If you think that your dog could have a food allergy, talk to your veterinarian. He or she can help you find the right food to keep your dogís symptoms at bay while still providing the balanced nutrition that is essential to good health.

By Dr. Jennifer Coates, PetMD

Good Nutrition for Healthy Vegan Dogs
Healthy Diets for Picky Dogs
The Essential Guide to Dog Food

Food Allergy Myths originally appeared on petMD.com

Love This? Never Miss Another Story.


Stephen Hauer
Stephen Hauerabout a year ago

Is Your Itchy Dog [Allergy] SAD ?

Flea = No
Skin Mites = No
Food Allergy = No
Enviro = 85% Yes

Because Allergy is a Mis-Wired Allergy SnowBall gaining Speed ( Frequency ) and Mass ( Severity ) as it Rolls Down Life's Hill.

The Only viable Option is to build Internal Tolerance to the actual Aero-Enviro Allergy Sources .. to the extent that Symptoms are Pushed into Remission.

Aside for Allergy Shots, Doggy GOO provides this Option

Else G.
Else G.about a year ago

It you think that Andrea D then I guess you have never dealt with a dog with allergies. I have and the article is spot on.

Andrea Davis
Andrea Davisabout a year ago

The article is a load of fecal matter.

Ulane V.
Ulane V.about a year ago

Its very hard to figure out to what your dog is allergic to, it takes a long time.
And no treats during this time- explain that to them.
One of my dogs has allergies. First he had diarrhea and a lot of gas-that was wheat and corn, then a bad rash-from beef.
Leaving these out of his food he is healthy and happy dog.

Stephen Hauer
Stephen Hauer2 years ago

Many Pet Parents move their DOGs to special diets with the “Belief” that its Paw Chewing, Itchy, Gunky Ears are FOOD Allergy Driven.

When in fact, 85% of our Itchy Allergy DOGs = Allergy to the Same Pollens Mites ( not Skin ) & Molds that We suffer From.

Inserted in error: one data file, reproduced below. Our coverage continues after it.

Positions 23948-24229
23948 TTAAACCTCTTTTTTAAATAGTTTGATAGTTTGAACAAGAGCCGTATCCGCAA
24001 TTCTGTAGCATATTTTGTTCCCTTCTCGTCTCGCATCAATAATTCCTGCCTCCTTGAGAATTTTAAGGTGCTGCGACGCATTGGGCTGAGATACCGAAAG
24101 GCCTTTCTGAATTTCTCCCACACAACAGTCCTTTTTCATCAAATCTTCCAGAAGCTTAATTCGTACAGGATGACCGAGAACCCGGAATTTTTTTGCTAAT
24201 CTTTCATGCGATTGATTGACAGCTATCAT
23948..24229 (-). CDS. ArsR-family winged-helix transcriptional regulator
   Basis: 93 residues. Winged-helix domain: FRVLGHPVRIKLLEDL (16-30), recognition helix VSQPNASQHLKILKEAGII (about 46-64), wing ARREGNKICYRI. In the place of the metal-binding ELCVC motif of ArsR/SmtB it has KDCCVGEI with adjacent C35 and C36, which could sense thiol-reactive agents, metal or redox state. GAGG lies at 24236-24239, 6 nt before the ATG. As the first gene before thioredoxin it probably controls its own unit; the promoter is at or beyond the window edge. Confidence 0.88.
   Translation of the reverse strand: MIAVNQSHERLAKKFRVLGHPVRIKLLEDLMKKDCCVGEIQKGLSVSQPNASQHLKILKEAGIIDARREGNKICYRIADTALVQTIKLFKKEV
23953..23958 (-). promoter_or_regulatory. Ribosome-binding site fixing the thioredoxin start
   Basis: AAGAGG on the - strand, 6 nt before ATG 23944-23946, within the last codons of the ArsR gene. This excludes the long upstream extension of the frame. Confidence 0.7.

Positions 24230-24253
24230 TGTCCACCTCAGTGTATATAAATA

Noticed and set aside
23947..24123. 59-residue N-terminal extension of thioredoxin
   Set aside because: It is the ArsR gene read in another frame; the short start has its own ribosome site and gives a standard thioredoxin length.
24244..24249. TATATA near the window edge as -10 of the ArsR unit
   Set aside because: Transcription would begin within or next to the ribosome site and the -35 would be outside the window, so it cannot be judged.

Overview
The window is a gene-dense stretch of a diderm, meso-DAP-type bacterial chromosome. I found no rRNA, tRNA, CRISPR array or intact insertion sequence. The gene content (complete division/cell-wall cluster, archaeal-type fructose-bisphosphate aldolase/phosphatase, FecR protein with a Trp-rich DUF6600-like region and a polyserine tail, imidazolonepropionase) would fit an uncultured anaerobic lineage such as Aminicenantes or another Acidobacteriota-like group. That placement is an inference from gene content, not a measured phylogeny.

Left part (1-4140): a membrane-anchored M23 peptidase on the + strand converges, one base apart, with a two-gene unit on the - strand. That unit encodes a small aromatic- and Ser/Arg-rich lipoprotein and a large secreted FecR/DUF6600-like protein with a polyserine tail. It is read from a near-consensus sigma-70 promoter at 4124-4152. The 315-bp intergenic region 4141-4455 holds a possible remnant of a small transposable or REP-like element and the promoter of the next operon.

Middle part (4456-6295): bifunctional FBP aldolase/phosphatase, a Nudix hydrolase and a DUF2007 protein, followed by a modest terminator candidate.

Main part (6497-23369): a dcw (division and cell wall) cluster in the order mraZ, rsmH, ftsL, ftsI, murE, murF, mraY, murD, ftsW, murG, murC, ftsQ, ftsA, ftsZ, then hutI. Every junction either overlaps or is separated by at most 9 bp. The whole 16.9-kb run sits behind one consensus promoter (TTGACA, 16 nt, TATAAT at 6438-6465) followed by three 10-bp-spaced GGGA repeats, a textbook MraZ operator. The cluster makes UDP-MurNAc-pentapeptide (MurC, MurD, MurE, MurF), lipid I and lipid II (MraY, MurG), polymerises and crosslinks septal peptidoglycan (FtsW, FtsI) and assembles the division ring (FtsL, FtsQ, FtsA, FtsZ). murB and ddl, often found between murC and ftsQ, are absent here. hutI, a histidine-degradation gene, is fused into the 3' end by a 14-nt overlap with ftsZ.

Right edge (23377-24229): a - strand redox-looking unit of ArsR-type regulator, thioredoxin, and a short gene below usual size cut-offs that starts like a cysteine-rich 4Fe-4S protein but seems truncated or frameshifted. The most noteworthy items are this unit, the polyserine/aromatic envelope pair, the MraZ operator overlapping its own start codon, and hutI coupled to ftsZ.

To address Enviro allergy TroubleMakers, many Pet Parent have successfully moved their animals to Doggy GOO which builds Tolerance to major Enviro Allergy TroubleMakers.

BUT the above does not mean that FOODs are not troublemakers for our DOGs often they are. But it is not a true medically defined Food Allergy, but rather a GUT that is out of balance typically caused by Antibiotic Flora devastation.

In this case, because 75% of our DOGs Immune System is GUT Mediated Immunity, GOO Gut Rescue “Rescues” your Dogs Gut from Pathogenic Bad Bug Dominance.

Additionally, addressing the top 7 Provocative FOODs, GOO Gut Rescue also builds tolerance to Beef, Chicken, Pork, Lamb, Soy Wheat & Corn.

Norm Garrison
Norm Garrison2 years ago

I would like to see a list of the top 10 or 25 dog food allergies in order from most cases to least. And, it would be nice to see % of dogs (estimated, of course) affected; for example if Barley was .001%, even if top 25, it would be extremely rare that dogs would have an issue with it. Anyway, I see discussions about this allergy or that allergy, but no data or listed orders or percentage of dogs affected. How about a more detailed follow-up article?

Terry V.
Terry V.2 years ago


Michael H.
Mike H.2 years ago

Thank you for sharing

Carrie-Anne Brown

thanks for sharing :)

Tania S.
Tania S.2 years ago

I still think some animals parents think there dogs should eat the way they do.